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Old 06-22-2020, 06:08 AM   #21
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Yes, i would have it completely surveyed. I presented this only as an example, as in, I would hope that this Forum's collective knowledge would be able to tell me:
don't consider a boat older than (??) because ie. electrical/electronic system would be so far out of date, or the plumbing, etc etc.
No way will you (me) be able to find a suitable boat for under $100k; or $150k or $200k etc

Lots of stuff on boats can be replaced on your schedule.

Electronics is an example. If the existing stuff works and is sufficient enough so you don't get stuck in dirt all the time... and that doesn't take much... it often doesn't really matter all that much that it's "old." It's not uncommon to use what you get for a while as you decide what would be "better" and then eventually begin replacing a bit at a time or en masse depending on budget.

Plumbing is sorta ditto. If it's not leaking and water flows, that's great. If it starts leaking, PEX to the rescue. Or if a pump goes south (it happens), replace the pump, get on with life.

When you're shopping, of course you want everything there to be working... but bones are the more important criteria.

-Chris
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Old 06-22-2020, 10:46 AM   #22
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ok, ranger 42c, thanks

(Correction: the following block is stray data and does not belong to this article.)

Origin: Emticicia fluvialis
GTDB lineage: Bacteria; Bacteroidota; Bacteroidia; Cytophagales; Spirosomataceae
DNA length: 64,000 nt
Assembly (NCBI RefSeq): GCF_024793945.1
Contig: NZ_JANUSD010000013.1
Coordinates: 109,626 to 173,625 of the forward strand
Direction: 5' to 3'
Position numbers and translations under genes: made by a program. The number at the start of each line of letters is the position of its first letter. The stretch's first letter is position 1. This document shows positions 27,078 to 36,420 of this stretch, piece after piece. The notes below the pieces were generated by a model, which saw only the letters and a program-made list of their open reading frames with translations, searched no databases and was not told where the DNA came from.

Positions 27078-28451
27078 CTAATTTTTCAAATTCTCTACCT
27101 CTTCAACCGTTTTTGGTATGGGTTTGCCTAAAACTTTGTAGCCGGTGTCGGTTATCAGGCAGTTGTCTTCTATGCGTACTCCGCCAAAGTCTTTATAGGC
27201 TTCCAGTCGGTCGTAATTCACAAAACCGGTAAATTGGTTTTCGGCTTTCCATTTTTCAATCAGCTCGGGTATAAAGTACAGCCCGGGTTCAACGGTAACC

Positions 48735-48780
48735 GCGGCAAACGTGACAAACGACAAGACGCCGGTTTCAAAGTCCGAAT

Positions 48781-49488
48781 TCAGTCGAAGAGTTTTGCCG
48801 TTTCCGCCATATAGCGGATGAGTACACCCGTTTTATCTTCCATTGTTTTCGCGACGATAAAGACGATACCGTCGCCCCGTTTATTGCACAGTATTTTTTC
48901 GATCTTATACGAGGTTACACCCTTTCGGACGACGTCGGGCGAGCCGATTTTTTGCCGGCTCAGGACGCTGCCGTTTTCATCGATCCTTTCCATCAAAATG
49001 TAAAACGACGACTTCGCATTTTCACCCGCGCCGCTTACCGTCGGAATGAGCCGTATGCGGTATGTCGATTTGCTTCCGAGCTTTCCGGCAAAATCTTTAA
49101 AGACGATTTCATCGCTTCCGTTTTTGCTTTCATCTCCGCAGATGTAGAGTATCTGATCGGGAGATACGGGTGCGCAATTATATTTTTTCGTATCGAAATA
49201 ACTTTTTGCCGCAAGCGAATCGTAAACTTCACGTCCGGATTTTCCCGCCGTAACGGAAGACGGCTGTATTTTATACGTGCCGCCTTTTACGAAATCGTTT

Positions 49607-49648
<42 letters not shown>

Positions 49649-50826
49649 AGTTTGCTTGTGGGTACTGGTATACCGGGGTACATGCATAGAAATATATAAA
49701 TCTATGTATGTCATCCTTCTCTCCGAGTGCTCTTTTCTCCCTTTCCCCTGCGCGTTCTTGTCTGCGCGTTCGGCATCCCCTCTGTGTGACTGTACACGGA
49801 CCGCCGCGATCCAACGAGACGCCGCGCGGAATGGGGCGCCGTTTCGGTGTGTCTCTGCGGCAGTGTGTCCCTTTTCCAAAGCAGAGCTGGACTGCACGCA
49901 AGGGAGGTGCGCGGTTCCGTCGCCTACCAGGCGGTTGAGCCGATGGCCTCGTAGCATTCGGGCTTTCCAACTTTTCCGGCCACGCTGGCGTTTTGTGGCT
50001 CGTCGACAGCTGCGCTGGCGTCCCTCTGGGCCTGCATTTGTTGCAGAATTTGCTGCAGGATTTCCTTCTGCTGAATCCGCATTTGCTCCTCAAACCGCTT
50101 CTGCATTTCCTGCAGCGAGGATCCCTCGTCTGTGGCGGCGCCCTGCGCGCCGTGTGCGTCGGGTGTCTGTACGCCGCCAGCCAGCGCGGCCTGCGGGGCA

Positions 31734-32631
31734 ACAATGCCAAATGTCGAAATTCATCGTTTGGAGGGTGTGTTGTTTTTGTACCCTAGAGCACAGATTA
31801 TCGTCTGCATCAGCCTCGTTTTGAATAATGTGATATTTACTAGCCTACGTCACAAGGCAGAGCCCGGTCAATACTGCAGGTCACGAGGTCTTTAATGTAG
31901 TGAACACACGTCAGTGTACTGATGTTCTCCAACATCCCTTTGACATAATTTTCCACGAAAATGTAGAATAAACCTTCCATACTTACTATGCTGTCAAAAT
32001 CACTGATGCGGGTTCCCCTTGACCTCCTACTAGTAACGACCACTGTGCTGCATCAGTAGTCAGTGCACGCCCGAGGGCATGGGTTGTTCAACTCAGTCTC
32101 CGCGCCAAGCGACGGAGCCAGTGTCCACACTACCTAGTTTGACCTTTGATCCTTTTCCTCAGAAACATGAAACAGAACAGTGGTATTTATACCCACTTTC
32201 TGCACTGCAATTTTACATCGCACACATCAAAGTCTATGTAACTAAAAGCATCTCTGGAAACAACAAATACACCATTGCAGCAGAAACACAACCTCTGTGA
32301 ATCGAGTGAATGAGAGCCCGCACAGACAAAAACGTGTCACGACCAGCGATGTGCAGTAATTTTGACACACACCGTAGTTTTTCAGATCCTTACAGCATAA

I really wasn't aware of the PEX, but guess that's what they're using on shows like TOH when they are installing these brand new plumbing systems using the blue and red hoses. Been an "old house" home owner since '79 but never used anything but copper.
SO, that leads to my next "newbie" question, would you have a coil of PEX and maybe electrical wire too on board?? and what else?? space is a premium. I had a garage full of stuff and 5 mins from a hardware store, won't have that luxury on the ICW lol.
Now granted, we will be in a berth every night (I assume) so, I only have to "limp" along 1 day at a time w/o sinking.......
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Old 06-22-2020, 10:59 AM   #23
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Originally Posted by Hankster08 View Post
currently see nothing like that in Miami, even just excluding GB and going for just charters. seems only hourly around here in Miami
I'll keep looking tomorrow. thanks


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Old 06-22-2020, 11:04 AM   #24
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Originally Posted by Hankster08 View Post
ok, ranger 42c, thanks
I really wasn't aware of the PEX, but guess that's what they're using on shows like TOH when they are installing these brand new plumbing systems using the blue and red hoses. Been an "old house" home owner since '79 but never used anything but copper.
SO, that leads to my next "newbie" question, would you have a coil of PEX and maybe electrical wire too on board?? and what else?? space is a premium. I had a garage full of stuff and 5 mins from a hardware store, won't have that luxury on the ICW lol.
Now granted, we will be in a berth every night (I assume) so, I only have to "limp" along 1 day at a time w/o sinking.......